Lieber estimates that work will be done by 2022.
If all goes as planned, the Penn Station project would dovetail with the completion of the Moynihan Station development on the site of the Farley Post Office building west of Eighth Avenue as well as planned upgrades at Penn Station located beneath Madison Square Garden. Both projects are being financed largely by the state of New York.
Abrams said Amtrak is trying to coordinate plans for the Penn Station project with the Moynihan project as well as East Side Access, while trying to accommodate four passenger railroads at Penn Station.
In addition to Amtrak and the Long Island Rail Road, NJ Transit uses Penn Station. The four railroads would have to share ticketing space and platforms in Penn Station and Moynihan Station.
Costs for the Penn Station Access Project are being shared by the state of New York and the MTA. The Cuomo Administration dedicated $250 million in state assistance for the Penn Station Access project in 2016. In its 2015-19 capital plan the MTA budgeted nearly $700 million, which includes the state funds.
Trouble with Amtrak
Lieber said the MTA’s experience working with Amtrak on the East Side Access project has heightened the authority’s concerns over the recent stalemate. He said Amtrak’s reluctance to assist with work on its property contributed to months of delays and cost overruns.
“We had terrible problems with Amtrak not providing the work force so we could get that work done,” he said. “There’s a history of Amtrak treating the MTA with a lack of sensitivity to issues of fairness and equity for New York commuters.”
In an effort to enlist support for the project, MTA officials have in recent months conducted briefings for political leaders from the Bronx and Westchester whose constituents stand to benefit.
Westchester County Executive George Latimer has lent his support for the project.
“The realities of commuting into the city is why Westchester is what it is,” Latimer said. “If we were not next door to New York City and had easy access into the city we wouldn’t have the residential population. Our economic structure is primarily based on the fact that we’re adjacent to New York City. Once you appreciate that you realize that access into New York City is the key.”
And with the West Side of Manhattan becoming home to more and more major developments – the Hudson Yards Redevelopment among them – getting commuters there has become a priority.
“You’re going to open up the East Side to Long Island with the East Side Access project that is being completed,” Latimer said. “So Long Island will get the benefit now of having a way to get to the East Side and the West Side. So Westchester and to that extension Fairfield and the Bronx, deserve that equivalent benefit.”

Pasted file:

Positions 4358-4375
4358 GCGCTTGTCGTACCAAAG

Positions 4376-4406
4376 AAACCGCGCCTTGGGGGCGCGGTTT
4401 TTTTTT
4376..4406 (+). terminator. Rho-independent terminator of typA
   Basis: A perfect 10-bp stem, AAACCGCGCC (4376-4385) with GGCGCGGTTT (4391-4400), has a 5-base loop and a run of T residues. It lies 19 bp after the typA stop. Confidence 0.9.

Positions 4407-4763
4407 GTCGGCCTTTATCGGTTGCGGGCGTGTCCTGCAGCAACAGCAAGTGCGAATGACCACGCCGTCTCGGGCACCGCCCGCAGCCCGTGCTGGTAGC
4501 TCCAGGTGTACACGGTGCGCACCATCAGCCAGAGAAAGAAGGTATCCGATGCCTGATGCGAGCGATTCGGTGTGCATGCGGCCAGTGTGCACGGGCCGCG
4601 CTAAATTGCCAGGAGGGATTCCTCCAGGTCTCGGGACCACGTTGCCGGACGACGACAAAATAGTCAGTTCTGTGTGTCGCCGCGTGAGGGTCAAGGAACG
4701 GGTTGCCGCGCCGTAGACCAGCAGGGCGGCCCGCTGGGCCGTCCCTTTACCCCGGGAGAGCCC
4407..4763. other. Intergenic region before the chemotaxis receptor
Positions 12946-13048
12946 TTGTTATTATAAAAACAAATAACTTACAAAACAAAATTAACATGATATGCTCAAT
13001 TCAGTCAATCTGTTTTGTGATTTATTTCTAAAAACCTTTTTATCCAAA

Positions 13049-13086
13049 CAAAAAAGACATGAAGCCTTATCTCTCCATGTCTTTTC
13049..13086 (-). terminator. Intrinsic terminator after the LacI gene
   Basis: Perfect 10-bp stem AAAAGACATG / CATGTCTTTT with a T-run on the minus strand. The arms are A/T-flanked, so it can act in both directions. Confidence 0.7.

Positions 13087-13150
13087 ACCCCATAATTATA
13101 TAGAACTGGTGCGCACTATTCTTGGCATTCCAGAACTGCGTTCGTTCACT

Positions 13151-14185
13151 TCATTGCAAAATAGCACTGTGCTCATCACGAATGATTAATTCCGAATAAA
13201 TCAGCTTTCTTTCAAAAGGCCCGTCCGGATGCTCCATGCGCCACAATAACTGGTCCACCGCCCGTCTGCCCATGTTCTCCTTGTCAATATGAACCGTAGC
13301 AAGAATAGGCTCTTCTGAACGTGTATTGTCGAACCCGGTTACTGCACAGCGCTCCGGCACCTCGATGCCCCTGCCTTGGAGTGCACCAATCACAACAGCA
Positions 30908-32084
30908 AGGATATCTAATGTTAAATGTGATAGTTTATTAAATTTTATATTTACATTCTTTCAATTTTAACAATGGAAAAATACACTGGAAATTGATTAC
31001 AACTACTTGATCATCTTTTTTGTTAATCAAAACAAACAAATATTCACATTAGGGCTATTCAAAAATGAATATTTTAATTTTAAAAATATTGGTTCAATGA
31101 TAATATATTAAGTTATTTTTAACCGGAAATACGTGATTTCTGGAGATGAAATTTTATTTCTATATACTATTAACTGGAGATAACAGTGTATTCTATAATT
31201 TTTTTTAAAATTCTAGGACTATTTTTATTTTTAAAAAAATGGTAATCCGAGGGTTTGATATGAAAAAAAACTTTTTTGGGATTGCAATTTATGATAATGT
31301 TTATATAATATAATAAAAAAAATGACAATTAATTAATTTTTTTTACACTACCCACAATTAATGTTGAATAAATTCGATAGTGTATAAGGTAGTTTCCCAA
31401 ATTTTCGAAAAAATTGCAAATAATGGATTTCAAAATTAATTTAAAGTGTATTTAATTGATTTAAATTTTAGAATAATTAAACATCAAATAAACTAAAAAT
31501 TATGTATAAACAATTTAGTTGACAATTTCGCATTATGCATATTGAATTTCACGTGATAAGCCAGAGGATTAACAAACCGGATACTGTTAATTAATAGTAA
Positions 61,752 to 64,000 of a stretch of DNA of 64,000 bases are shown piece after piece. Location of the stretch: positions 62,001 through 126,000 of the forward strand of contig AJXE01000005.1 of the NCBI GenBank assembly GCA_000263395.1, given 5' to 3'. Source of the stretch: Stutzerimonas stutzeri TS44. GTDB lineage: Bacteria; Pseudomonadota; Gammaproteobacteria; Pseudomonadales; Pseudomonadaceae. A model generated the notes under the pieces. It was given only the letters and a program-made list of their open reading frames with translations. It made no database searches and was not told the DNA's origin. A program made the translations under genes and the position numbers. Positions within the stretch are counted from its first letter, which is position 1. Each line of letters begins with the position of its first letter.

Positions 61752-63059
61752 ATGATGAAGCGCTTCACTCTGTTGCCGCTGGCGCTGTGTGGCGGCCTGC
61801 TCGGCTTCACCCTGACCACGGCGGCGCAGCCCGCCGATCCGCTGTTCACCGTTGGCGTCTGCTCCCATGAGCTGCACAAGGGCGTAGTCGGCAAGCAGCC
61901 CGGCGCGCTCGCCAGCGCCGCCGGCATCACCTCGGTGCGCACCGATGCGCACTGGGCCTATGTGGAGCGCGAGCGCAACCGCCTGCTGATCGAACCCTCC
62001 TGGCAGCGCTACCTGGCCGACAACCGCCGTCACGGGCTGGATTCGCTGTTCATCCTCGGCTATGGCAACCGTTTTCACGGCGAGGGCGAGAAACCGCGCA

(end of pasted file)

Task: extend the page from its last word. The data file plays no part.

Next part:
How the plan would work
Under the plan, the New Haven Line would split in two directions after New Rochelle, with trains heading either to Penn Station or Grand Central.
While the Sound Shore towns will gain access to Penn Station, commuters from stations south of New Rochelle – Mount Vernon and Pelham – would continue going only to Grand Central.
In addition, four new stations will be built in the Bronx – at Co-op City, Morris Park, Parkchester and Hunts Point.
Reverse commute attraction
Those stations will give workers heading north from the Bronx an easier route to jobs in Westchester, officials say.
“The largest and fastest growing piece of our entire commuter rail system regionally is reverse commuting,” Lieber said. “Why? Because there are great jobs in the suburbs and they’re having trouble finding workers. There are great businesses that want to hire people and they can’t get people there.”
Veteran Bronx political leaders who’ve been advocating for the project for years have been critical of Amtrak.
Among them is the MTA’s vice chairman, Fernando Ferrer, who served 14 years as Bronx Borough President.
At a September meeting, Ferrer sounded skeptical as Lieber described how Amtrak’s demand that the MTA pay for most of the Pelham Bay Bridge replacement project had become a sticking point.
“That’s the bridge they use all the time and it’s never appeared before in their list of needs that they would seek funding for but now that we’re close enough and our back pocket is close enough,” Ferrer said. “They would like us to pick up $600 million for the replacement of that bridge. Wrong?”
“It seems like a cost shift that’s not entirely equitable,” Lieber said.